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Pension Reforms are Here. Not.

Equity investments have been allowed for private PFs but the move is unlikely to have impact without broader reforms

In a notification issued today, the government has permitted non-government provident funds, pension funds and gratuity funds to dabble in shares. From April 2009 onwards, such funds will be able to invest up to 15 per cent in equity. Only those stocks which are on the NSE or the BSE’s derivatives list are eligible.

While the shift is a step towards pension sector reforms, these are not the big pension sector reforms everyone is waiting for. This step may not bring about too much of a change in the way these funds are managed. The reason is that for all practical purposes, private PFs have to match the EPFO’s guaranteed returns every year. Doing that could be difficult in a volatile equity market.

In theory, adventurous managements could try and capture some equity returns while trying to hedge against losses, but the incentive to do so would be minimal. And that’s unlikely to change until the entire pension sector shifts from a defined-benefit to a defined-contribution paradigm.

Besides permitting equity investments, the notification also made other changes in the investment pattern. All the changes provide considerably more flexibility in managing PFs. Here’s a comprehensive list of the announced changes

  • Merger of Central Government Securities, State Government Securities and units of gilt mutual funds into a single category and allowing investment up to 55% of the investible funds;
  • Providing a flexible ceiling for various category of instruments instead of fixed investment ceiling as at present;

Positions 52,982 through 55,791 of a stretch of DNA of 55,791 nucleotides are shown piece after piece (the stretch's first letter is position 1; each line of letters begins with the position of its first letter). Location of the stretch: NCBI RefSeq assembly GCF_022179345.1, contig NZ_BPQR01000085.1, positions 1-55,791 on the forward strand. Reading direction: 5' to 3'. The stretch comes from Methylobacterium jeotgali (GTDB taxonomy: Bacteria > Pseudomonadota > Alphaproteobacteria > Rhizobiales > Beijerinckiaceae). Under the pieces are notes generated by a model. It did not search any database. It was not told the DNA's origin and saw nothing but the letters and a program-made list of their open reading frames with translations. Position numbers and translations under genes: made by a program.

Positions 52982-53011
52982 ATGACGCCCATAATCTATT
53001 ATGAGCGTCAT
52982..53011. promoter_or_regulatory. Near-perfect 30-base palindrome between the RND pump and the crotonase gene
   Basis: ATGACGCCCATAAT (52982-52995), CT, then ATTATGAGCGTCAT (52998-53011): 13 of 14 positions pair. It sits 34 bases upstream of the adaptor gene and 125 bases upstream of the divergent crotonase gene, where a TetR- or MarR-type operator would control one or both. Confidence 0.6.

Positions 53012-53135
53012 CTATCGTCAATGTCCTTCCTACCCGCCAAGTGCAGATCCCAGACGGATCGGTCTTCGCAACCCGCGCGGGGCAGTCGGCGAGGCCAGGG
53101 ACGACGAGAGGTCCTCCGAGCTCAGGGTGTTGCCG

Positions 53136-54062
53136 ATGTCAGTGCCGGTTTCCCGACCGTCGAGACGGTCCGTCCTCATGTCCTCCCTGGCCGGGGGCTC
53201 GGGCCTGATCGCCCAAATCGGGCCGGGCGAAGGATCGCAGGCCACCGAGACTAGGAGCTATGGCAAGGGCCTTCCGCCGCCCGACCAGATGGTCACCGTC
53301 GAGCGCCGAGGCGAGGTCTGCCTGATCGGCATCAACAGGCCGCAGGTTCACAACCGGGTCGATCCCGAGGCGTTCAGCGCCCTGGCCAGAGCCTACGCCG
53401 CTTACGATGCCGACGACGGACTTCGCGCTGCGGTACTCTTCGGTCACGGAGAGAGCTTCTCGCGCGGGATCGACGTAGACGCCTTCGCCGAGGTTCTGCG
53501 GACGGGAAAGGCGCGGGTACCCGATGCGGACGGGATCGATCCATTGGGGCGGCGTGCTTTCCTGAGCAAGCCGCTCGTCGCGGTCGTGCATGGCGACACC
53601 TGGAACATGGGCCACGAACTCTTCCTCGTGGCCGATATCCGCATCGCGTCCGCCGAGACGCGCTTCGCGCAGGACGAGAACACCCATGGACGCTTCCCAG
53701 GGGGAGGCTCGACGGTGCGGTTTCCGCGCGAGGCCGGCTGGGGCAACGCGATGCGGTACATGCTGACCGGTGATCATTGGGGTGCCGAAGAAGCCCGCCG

• Providing new category of instruments, such as, rupee bonds of multilateral funding agencies, money market instruments ;
  • Permitting investment in term deposit receipts of not less than one year duration issued by scheduled commercial banks subject to the specified financial criteria; and
  • Permitting direct investment up to 15% of the investible funds in shares of companies on which derivatives are available in the Bombay Stock Exchange or National Stock Exchange.
  • Freedom to exit from a rated financial instrument when their rating falls below investment grade.
  • Freedom of trading of securities, subject to the turnover ratio (i.e., the value of securities traded in the year divided by average value of the portfolio at the beginning and end of the year) not exceeding two.
  • Flexibility of exceeding the investment ceiling up to 10% of the limit prescribed during the year.

Of course, politics may yet scupper the actual implementation of these new rules. By April next year, when the changes will come into force, elections would already be over and there may well be a new government in Delhi which is on a left-powered life support system.

Keep your fingers crossed.